Does Preop Midazolam Maintain Blood Glucose Norms in the Non Diabetic Perioperative Period

This study has been completed.
Information provided by (Responsible Party):
Anesthesia, Rutgers, The State University of New Jersey Identifier:
First received: December 8, 2011
Last updated: December 9, 2013
Last verified: December 2013

This research is being done to investigate if patients who receive a commonly used sedative drug, known as midazolam, are likely to have high blood sugar levels during the stressful period during and immediately after surgery. A sedative drug is used to relax a person without making them sleepy. This drug is also helpful in reducing the memory of the stressful experience before the anesthesiologists administers anesthesia. Everyone has glucose or sugar in their blood stream. This sugar gives energy to our organs to allow them to work. Since high blood sugar levels may be associated with complications like wound infections, the investigators research is being done to find if patients who receive a sedative medication prior to their surgical procedure have lower blood sugars during the surgery then a patient who does not receive the sedation. The investigators would like to know if the administration of this commonly used drug will help patients maintain a normal glucose level during a stressful period.

Condition Intervention
Other: Normal saline
Drug: Midazolam

Study Type: Interventional
Study Design: Allocation: Randomized
Intervention Model: Single Group Assignment
Masking: Single Blind (Subject)
Official Title: Does the Administration of Preop Midazolam Assist in Maintaining Blood Glucose Norms in Non-diabetic Patient During the Perioperative Period

Resource links provided by NLM:

Further study details as provided by Rutgers, The State University of New Jersey:

Primary Outcome Measures:
  • maximum perioperative blood glucose level [ Time Frame: Perioperatively ] [ Designated as safety issue: No ]

Secondary Outcome Measures:
  • Assess subjects state of anxiety prior to administration of drug or placebo [ Time Frame: Preoperatively ] [ Designated as safety issue: No ]
    State Trait Anxiety Inventory for adults Form Y-01 and Form Y-2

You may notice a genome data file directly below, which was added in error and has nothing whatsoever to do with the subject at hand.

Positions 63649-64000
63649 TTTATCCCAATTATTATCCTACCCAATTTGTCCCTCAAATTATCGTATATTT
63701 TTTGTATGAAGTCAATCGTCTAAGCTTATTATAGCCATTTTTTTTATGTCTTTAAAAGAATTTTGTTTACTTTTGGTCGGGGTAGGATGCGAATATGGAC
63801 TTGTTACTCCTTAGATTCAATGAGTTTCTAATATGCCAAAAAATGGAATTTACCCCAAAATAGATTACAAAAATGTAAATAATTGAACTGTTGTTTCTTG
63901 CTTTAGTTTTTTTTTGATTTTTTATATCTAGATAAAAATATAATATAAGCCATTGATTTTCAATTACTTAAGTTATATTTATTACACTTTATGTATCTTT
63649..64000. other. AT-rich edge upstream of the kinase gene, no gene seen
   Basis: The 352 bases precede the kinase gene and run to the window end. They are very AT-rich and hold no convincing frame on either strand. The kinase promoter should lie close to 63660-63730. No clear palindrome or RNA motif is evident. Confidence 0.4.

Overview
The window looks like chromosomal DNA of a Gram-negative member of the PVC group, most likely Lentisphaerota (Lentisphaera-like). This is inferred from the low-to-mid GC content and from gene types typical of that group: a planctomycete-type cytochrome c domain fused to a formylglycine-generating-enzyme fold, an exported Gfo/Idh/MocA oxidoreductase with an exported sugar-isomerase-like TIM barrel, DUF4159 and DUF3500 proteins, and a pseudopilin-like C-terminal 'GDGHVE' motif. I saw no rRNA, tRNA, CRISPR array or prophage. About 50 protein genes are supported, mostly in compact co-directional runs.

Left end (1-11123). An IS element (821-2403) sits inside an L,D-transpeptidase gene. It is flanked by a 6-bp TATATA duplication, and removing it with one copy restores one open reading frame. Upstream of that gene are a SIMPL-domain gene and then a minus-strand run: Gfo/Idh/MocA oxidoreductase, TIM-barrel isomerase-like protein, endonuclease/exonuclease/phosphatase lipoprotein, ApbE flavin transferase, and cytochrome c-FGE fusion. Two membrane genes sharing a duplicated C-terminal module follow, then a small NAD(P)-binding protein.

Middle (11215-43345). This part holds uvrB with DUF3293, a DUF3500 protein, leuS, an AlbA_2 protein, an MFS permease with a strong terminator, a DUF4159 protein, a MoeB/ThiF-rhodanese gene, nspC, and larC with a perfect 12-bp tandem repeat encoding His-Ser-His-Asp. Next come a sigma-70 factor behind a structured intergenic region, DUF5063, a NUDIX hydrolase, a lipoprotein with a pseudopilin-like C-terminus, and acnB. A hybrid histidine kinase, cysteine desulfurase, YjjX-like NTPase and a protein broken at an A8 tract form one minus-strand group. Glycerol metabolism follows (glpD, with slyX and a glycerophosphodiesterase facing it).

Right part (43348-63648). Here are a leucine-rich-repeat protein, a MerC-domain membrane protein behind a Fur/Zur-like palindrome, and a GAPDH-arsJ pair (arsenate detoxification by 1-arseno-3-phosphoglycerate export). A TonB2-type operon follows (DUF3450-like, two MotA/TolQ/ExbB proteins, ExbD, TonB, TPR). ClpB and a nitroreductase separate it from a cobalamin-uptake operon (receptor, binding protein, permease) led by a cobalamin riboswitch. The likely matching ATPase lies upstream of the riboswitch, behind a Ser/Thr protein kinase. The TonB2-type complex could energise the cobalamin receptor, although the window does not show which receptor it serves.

Enrollment: 60
Study Start Date: June 2011
Study Completion Date: August 2012
Primary Completion Date: August 2012 (Final data collection date for primary outcome measure)
Arms Assigned Interventions
Placebo Comparator: maxium intraoperative glucose level
half of the patients will receive placebo prior to entering the OR
Other: Normal saline
Normal saline 2cc. one dose prior to OR
Active Comparator: maximum glucose level intraoperatively
half of the patients will receive Midazolam prior to entering the OR
Drug: Midazolam
1-2.5 mg
Other Name: Versed

Detailed Description:

Surgery performed during general anesthesia induces a stress response partially through a catabolic energy state. As a result, serum glucose may rise to levels which have been associated with major morbidity and mortality. In patients undergoing cardiac surgery, typically "tight glycemic control" strategies are used to prevent hyper- and hypo-glycemia in the perioperative period, before the effects of perioperative hyperglycemia begin to emerge. In one study a high percentage of patients in the control group had intraoperative blood glucose levels over 225. After one hour of surgery: 20%, after two hours: 28%, after three hours: 31% and in the post-anesthesia recovery room: 52% of patients. These high levels of glucose could be associated with significant post-operative morbidity such as wound infection and pneumonia as shown in the cardiac surgery population.